InvestorPlace: Chesapeake Stock Is Falling on the Higher Dollar, Not Energy Prices

The struggle to recover continues for Chesapeake (NYSE:CHK). Since the 2014-16 energy price collapse nearly forced the company into bankruptcy, Chesapeake stock has found itself mired in the single digits.

Indeed, its enormous debt and sometimes plunging oil prices affected the stock price. If oil prices remain near current levels and the company sells more assets, Chesapeake can stabilize its balance sheet.

However, one overlooked phenomenon could sabotage the higher oil prices needed to right its ship—the value of the U.S. dollar.

Chesapeake Stock and the Petrodollar

Investors sometimes refer to the U.S. dollar as the petrodollar. When the U.S. government ended the gold standard in 1971, the value of the dollar sank due to the country’s fiscal issues.




To stabilize the currency, the Nixon Administration struck a deal with Saudi Arabia in 1974. Under terms of the agreement, the U.S. dollar became the currency by which all oil would trade.

One side effect of this agreement became the dollar’s inverse relationship to the price of oil. If the dollar increased in value, the price of oil fell and vice versa. This negative correlation showed up almost immediately. Oil prices moved higher when inflation weakened the dollar in the 1970s, for example.

In more recent times, the dollar index, a measure of the U.S. dollar’s value, has increased from below 90 in March to almost 97 today. Though not a perfect correlation, this has begun to affect oil prices.


Since July, crude prices have fallen from almost $75 per barrel to about $66 per barrel. Natural gas prices have remained stable during this time. However, fear of further dollar increases has weighed on Chesapeake stock.

Investors do not have to go far back in history to see why. Between June 2014 and March 2015, the U.S. dollar index rose from below 80 to briefly above 100. In that same period, oil prices fell from above $107 per barrel to below $46 per barrel. Natural gas prices fell from the $4.75 range to around $2.75 per thousand BTUs.






Consequently, CHK stock fell from above $31 per share to below $14 per share. Chesapeake stock fell much further as once manageable debt loads suddenly became unbearable. These fears of bankruptcy took the stock below $2 per share by early 2016.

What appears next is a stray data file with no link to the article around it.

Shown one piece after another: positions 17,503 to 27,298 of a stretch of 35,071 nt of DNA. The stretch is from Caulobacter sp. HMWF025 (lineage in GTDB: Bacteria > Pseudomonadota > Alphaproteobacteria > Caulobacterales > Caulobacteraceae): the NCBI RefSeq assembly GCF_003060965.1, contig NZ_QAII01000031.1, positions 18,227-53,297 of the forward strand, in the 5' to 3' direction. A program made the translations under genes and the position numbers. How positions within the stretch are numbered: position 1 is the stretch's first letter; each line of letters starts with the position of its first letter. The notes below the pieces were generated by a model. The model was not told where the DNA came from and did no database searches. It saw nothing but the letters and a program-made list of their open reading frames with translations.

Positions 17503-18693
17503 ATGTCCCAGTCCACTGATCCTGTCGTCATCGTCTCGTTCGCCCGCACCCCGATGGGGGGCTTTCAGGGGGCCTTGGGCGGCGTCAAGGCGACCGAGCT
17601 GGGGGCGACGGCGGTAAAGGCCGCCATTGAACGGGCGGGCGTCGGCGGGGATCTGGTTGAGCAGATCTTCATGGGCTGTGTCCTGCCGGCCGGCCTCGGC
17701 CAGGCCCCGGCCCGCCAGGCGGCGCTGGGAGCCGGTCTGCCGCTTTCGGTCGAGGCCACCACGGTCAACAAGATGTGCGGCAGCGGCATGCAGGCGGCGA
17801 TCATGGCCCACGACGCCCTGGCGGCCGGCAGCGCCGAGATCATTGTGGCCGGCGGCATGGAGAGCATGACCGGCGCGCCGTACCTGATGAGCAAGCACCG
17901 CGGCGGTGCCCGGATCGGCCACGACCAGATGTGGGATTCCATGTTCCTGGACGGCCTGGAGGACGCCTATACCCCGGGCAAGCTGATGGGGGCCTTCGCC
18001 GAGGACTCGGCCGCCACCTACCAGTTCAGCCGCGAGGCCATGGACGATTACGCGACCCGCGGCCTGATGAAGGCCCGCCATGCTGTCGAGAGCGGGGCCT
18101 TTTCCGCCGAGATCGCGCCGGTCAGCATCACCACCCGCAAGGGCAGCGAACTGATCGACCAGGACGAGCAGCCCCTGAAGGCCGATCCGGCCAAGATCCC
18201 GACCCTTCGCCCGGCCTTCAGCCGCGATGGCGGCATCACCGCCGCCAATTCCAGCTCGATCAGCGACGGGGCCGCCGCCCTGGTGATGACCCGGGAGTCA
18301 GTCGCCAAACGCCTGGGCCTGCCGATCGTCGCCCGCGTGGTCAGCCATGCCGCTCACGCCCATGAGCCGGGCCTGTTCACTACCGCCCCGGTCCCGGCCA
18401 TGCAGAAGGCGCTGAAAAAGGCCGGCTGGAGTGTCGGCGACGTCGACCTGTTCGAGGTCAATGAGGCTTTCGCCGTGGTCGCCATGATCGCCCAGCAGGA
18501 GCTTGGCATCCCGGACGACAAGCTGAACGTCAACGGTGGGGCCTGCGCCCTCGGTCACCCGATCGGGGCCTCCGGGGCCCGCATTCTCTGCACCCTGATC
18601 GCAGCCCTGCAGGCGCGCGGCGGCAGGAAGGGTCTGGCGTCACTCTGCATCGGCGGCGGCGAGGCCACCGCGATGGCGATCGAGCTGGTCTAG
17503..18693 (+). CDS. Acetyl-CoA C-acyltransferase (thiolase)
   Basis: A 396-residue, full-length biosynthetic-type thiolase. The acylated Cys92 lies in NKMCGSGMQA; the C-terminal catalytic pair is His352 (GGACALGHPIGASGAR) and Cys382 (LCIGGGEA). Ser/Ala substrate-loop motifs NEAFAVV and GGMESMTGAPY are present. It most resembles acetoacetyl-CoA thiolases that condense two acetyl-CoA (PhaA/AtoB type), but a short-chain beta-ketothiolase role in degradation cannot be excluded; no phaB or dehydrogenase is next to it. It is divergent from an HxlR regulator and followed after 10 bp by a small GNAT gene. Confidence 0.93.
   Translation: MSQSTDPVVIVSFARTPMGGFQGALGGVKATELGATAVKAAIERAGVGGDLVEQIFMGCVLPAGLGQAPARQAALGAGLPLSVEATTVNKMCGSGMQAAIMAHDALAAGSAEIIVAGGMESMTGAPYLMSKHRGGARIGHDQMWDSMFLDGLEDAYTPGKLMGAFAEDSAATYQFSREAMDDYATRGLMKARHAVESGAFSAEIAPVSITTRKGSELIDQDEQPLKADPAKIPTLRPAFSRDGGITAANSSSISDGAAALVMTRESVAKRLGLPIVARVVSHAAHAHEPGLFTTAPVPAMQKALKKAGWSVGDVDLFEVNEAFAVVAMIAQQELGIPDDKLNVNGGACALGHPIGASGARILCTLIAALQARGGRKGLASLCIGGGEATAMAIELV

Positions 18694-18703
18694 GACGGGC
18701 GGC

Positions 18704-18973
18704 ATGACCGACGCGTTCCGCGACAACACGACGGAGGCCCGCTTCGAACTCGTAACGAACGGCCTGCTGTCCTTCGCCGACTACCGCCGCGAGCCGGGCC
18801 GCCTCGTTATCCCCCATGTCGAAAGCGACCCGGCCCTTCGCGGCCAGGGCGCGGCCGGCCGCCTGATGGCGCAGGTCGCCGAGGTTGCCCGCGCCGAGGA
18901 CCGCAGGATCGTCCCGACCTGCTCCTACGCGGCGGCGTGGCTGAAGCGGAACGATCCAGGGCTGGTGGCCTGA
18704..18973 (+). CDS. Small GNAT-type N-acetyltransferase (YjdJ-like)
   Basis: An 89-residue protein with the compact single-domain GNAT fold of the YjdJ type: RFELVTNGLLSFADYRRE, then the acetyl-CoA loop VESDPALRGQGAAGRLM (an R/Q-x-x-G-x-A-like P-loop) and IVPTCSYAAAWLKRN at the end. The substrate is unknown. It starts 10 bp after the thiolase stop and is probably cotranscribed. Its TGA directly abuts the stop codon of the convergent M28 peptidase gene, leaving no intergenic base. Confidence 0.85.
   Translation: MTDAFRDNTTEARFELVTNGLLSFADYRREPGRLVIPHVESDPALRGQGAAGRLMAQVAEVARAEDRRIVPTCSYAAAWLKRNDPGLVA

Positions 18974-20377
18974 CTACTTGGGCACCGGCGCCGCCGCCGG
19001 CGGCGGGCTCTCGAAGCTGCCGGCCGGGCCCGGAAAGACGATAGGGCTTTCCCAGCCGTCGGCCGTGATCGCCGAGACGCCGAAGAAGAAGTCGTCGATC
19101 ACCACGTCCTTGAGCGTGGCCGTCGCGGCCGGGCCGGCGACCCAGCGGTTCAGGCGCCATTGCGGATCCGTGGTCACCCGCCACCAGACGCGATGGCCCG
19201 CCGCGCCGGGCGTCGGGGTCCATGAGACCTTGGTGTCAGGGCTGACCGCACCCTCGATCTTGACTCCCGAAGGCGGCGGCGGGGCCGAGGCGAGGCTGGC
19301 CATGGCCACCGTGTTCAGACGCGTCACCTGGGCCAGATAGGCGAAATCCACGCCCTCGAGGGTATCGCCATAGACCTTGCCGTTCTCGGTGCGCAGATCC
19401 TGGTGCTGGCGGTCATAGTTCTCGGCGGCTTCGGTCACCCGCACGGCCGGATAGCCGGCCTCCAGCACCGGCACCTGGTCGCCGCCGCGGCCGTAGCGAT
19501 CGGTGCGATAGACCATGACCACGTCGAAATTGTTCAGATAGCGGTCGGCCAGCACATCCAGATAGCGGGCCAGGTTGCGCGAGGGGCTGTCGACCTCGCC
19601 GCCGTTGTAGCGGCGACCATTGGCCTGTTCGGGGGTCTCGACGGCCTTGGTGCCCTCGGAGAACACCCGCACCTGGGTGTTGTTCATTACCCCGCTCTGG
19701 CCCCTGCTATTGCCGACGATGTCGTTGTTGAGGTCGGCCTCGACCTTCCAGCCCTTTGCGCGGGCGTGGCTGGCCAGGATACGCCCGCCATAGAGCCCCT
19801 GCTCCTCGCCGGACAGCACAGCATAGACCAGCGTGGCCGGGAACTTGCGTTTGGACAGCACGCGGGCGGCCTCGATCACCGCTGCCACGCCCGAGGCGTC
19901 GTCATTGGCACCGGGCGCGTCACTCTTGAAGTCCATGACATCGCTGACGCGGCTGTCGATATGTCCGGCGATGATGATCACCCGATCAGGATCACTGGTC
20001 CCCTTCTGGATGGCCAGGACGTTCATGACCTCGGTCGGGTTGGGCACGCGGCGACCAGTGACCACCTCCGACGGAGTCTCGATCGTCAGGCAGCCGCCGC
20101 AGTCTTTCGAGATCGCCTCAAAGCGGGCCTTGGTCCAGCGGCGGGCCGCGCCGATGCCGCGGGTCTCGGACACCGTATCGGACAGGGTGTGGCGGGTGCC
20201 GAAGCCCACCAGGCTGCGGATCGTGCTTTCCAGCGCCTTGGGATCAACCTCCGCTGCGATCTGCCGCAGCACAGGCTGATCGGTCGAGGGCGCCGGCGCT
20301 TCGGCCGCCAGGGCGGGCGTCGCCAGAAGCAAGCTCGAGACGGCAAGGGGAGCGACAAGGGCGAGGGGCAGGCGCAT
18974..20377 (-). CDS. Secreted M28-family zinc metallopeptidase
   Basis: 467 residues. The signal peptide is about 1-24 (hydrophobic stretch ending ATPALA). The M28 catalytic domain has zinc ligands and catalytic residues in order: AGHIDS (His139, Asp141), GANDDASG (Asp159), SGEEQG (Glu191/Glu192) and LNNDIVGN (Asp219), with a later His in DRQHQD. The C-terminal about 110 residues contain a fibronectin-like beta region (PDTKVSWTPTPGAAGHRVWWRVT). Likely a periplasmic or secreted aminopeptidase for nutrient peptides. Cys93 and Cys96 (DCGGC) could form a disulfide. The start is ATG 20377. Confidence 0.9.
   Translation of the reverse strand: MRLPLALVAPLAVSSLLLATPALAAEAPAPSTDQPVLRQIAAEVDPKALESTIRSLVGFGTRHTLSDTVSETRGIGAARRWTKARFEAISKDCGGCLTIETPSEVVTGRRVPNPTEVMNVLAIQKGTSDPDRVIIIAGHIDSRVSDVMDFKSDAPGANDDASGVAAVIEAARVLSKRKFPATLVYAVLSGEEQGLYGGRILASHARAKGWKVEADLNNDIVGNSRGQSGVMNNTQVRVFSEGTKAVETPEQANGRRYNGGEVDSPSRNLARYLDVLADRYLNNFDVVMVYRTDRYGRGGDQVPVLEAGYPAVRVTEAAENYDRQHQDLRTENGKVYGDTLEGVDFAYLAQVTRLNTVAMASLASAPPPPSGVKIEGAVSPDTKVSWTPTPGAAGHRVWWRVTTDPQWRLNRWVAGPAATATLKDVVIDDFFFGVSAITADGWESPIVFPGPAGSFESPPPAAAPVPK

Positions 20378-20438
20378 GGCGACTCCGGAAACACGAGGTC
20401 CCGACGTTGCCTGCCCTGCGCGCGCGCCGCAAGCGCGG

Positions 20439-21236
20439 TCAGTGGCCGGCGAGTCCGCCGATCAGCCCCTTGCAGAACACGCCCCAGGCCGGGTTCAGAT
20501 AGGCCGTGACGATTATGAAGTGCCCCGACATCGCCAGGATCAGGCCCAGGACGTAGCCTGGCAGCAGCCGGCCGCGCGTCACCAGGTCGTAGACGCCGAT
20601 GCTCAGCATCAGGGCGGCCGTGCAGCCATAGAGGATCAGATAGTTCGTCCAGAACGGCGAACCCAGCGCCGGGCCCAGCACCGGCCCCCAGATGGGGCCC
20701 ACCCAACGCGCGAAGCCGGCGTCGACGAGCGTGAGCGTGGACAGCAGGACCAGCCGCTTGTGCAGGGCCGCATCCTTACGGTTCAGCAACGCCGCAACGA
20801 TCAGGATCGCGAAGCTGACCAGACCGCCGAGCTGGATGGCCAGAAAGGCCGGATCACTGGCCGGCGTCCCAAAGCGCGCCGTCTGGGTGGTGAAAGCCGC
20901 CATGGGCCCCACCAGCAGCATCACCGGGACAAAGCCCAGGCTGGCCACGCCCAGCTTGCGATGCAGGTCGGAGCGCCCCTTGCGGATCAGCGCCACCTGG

U.S. Dollar Index 5-Year Chart, courtesy of TradingView

Doubts About Chesapeake’s Recovery

Fast forward to today where Chesapeake stock has staved off the immediate bankruptcy fears and returned to profitability. Still, holding about $9.2 billion in long-term debt weighs heavily on a $4.1 billion company.

The price-to-earnings (PE) ratio of around five likely shows that many investors still harbor doubts about a Chesapeake recovery.

Investors have a solid basis for this doubt. Chesapeake could again face danger if low oil prices wipe out company profits. Consequently, it could leave the company in a position where it struggles to service debt.

Such a challenge could easily take Chesapeake stock back below $2 per share or even to bankruptcy in more extreme cases.

In a weak dollar scenario, I would buy Chesapeake stock hand over fist. As the “Saudi Arabia of natural gas” the U.S. has positioned itself to become a natural gas powerhouse.

Chesapeake can easily supply natural gas to terminals owned by Cheniere (NYSEAMERICAN:LNG) and Dominion (NYSE:D) and profit handsomely from exports to Europe and Asia.

However, Chesapeake cannot provide this energy profitably at low oil prices. Moreover, economic contagion in countries such as Turkey and trade wars with China could send more investors into the dollar.




The dollar’s rise inspired me to close my own position in Chesapeake stock. I may buy back in if the dollar falls again. However, with the dollar remaining the most popular haven in an increasingly dangerous world, I want to stay away from Chesapeake stock or the energy industry in general.

The Bottom Line on Chesapeake Stock

Although analysts tend to look at different factors, the biggest danger to Chesapeake remains a strong U.S. dollar. Since the emergence of the petrodollar, higher energy prices have only occurred in times of dollar weakness.

A more dangerous world will likely send investors into the dollar and drive oil to low price levels. With its massive debt load, Chesapeake cannot afford a sustained period of low oil prices.




If oil prices resume their move higher, Chesapeake stock could become one of the better recovery plays. However, with bullish movements in the dollar pressuring oil prices, I have to recommend that investors avoid this company for now.

As of this writing, Will Healy did not hold a position in any of the aforementioned stocks. You can follow Will on Twitter at @HealyWriting.

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